Mom loved her brother. He was a friendly, handsome man, who loved to fish, hunt, drink beer, and smoke cigarettes. Unfortunately, the harsh realities and complexities of life had a way of catching up with Jim. In 1987, he died of lung cancer at age fifty-six. When she learned of Jim’s passing, it frightened her. Mom saw his demise as a harbinger of her own mortality. She retired immediately after returning from his funeral.
Frances still lives in North Carolina. She is the most significant personal connection I have to my southern roots. I spoke with her a few months ago. She isn’t the spitfire she once was, but is content with her husband in their Davidson, North Carolina home.
Like all of us who remain, Frances is thankful to have survived the pandemic. She is looking forward to her ninetieth birthday, which she will celebrate January 1, 2022. In 2015, two years after Mom died, I traveled south to see Frances. At that time, we needed to see and hug each other to escape the throes of grief.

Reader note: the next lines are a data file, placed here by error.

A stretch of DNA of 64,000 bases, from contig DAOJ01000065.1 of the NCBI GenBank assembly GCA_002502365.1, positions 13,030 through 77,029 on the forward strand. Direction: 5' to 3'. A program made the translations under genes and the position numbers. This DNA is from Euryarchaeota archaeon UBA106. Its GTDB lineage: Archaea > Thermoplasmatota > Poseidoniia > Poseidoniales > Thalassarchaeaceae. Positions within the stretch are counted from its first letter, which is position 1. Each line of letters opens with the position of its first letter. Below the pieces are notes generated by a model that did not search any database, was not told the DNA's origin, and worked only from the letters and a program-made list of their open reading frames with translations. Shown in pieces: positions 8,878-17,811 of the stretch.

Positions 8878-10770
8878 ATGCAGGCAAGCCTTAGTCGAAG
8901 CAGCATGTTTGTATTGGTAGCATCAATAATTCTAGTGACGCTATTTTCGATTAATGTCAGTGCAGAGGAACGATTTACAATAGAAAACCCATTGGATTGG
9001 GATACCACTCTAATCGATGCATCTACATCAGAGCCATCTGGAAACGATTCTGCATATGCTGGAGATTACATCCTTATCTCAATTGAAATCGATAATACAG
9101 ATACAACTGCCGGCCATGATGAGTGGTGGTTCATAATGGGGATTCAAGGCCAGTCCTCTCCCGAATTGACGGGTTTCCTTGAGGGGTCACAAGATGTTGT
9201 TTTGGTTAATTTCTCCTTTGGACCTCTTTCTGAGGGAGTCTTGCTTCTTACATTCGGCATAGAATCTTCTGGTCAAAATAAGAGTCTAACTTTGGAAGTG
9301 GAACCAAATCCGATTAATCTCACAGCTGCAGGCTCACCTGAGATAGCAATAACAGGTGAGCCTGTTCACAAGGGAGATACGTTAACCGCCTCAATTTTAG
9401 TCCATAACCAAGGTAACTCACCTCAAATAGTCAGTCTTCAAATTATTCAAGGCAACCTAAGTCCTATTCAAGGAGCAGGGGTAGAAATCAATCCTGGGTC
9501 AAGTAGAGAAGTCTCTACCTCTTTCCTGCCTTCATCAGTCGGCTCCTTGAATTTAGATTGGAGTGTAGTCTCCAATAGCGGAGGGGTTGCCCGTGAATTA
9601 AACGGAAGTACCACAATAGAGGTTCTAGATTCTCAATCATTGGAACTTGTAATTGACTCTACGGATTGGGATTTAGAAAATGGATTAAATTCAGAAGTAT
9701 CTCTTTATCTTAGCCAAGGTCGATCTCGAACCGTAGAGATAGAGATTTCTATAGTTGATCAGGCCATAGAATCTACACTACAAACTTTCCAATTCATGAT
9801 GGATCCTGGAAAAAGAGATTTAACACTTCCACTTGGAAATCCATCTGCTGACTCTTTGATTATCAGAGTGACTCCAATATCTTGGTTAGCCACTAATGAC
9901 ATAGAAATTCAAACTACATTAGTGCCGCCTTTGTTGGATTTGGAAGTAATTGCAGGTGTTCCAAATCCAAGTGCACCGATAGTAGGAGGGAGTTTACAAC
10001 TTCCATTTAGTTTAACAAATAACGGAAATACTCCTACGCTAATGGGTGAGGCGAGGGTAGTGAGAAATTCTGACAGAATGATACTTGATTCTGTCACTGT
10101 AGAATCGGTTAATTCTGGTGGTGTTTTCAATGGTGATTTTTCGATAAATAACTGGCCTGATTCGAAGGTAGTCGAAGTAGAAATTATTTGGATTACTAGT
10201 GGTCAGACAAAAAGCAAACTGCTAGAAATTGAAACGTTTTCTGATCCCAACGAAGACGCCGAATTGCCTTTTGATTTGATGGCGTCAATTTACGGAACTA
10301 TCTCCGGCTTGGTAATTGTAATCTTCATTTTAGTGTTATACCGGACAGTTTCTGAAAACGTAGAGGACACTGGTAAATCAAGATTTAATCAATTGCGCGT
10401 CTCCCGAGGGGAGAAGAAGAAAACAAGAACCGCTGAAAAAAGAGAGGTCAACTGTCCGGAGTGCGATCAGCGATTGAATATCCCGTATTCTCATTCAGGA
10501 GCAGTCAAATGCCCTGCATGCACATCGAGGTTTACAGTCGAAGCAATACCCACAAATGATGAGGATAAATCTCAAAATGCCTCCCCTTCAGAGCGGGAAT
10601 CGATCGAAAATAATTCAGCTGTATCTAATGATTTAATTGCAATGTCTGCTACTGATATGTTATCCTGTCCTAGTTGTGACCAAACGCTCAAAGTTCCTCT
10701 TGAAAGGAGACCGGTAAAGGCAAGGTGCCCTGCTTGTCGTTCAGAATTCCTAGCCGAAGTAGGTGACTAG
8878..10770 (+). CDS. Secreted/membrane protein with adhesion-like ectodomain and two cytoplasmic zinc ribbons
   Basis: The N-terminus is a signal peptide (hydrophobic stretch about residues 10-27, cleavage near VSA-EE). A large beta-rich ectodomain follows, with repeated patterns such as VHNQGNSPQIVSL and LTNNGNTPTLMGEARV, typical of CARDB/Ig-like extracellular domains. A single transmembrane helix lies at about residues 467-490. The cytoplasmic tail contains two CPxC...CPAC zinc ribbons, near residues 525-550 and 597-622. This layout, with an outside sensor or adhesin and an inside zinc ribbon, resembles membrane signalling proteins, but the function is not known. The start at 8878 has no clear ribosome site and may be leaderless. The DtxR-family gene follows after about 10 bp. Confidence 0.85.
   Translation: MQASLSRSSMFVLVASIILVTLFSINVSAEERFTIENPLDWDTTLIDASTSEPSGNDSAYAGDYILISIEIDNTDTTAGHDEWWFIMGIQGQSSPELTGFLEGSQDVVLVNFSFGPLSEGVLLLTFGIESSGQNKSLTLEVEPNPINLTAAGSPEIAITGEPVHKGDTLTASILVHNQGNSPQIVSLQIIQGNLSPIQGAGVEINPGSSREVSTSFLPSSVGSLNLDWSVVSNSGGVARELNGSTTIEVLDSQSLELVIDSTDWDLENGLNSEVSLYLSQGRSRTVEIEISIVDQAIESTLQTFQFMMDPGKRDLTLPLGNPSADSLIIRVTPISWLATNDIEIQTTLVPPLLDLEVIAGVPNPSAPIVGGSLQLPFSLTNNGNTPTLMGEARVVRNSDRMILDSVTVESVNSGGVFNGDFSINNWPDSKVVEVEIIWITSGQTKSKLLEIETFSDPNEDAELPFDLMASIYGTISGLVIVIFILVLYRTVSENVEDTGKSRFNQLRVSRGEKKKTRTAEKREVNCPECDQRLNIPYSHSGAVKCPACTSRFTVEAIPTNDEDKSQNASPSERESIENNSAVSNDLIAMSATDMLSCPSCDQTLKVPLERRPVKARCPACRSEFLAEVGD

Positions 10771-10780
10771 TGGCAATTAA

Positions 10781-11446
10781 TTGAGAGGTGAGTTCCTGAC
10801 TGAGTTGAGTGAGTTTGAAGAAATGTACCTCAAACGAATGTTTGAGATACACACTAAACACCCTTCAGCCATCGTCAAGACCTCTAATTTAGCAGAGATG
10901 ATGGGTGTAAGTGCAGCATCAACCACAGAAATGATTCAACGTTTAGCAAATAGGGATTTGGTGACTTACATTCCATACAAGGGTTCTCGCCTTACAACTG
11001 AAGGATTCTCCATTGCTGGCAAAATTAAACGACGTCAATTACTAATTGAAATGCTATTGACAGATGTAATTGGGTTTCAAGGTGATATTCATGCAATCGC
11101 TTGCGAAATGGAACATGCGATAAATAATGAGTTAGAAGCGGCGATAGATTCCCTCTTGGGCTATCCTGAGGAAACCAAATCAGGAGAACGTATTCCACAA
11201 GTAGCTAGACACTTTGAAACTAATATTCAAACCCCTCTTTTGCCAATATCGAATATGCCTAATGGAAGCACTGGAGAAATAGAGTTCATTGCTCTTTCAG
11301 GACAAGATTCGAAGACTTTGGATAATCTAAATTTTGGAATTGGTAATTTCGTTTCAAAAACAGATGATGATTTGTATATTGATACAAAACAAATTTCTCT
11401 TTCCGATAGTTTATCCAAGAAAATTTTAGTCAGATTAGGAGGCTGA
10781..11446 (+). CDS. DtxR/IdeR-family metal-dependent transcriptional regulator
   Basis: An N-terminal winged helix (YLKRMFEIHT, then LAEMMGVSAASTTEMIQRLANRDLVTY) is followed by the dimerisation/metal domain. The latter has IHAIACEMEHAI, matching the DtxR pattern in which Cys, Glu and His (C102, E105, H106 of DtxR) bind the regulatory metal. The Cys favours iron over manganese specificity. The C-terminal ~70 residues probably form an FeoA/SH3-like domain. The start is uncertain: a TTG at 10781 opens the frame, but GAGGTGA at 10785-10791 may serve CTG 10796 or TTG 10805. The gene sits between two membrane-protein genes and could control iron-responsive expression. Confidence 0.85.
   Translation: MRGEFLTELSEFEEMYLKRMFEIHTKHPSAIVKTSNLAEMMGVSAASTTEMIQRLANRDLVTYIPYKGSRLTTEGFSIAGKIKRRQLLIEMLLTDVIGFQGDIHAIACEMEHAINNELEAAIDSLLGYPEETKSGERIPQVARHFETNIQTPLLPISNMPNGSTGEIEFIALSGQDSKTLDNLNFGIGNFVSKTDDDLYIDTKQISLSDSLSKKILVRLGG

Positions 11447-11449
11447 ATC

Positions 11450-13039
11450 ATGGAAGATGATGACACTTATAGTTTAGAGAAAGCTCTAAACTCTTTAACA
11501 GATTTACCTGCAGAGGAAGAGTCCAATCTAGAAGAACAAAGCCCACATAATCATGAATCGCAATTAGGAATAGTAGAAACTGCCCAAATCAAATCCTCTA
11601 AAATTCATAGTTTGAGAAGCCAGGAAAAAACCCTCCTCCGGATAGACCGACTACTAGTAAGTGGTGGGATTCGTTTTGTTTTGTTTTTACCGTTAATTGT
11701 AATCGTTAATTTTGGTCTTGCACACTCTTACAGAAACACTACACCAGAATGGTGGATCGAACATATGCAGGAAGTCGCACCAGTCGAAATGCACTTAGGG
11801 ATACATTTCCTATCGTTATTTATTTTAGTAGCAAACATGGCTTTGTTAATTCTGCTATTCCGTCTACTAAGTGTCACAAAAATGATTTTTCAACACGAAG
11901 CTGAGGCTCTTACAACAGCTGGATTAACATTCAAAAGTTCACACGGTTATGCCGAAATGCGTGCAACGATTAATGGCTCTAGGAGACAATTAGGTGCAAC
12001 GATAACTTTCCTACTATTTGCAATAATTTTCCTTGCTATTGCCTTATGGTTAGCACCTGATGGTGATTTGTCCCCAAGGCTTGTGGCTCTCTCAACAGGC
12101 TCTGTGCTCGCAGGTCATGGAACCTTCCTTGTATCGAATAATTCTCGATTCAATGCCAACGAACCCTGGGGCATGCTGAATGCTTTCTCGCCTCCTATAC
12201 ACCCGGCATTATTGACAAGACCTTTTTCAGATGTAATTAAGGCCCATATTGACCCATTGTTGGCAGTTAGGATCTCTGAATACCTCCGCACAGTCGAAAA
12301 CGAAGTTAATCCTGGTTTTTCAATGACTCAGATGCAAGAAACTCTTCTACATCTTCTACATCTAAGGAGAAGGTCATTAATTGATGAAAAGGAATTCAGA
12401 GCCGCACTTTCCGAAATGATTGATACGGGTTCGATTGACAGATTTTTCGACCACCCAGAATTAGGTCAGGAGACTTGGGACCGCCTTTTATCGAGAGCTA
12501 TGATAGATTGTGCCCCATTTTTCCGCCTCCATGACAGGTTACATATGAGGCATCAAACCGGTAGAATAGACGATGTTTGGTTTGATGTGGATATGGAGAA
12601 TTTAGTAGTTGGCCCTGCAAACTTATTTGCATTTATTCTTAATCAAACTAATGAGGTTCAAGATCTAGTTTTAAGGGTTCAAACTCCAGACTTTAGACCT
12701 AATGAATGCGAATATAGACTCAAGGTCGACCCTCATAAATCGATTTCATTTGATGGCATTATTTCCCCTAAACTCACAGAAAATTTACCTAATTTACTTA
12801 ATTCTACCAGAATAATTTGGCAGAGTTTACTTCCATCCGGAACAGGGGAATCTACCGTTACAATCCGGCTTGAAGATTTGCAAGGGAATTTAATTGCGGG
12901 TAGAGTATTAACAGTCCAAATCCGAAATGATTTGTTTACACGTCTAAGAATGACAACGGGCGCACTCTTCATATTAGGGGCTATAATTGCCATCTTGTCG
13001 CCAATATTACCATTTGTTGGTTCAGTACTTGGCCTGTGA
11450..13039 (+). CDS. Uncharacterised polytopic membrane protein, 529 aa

My quest to rediscover my southern family and find comfort with Frances ultimately became fodder for From Fertile Ground, my first book. It’s the story of my journey and grief told in part through the writings my grandfather and mother left behind. If you’ve lost someone close recently and are living with the fog of grief, I hope you’ll pick up a copy of my book. Reading it may soothe you.
With each passing year, I continue to find more fertile ground from the photos and writings my mother and father left behind. Reexamining them and rediscovering their importance reactivates the love I feel for imperfect–yet beloved–family members. They shaped my past and the memories of them still inform my present.
Possibilities pose on the shelf of creativity. In the sculpting hands and firing synapses of the committed artist, a wedge of alabaster, foreboding canvas, or blank page evolves into something profound and present, provoking the imagination of those who linger and remember.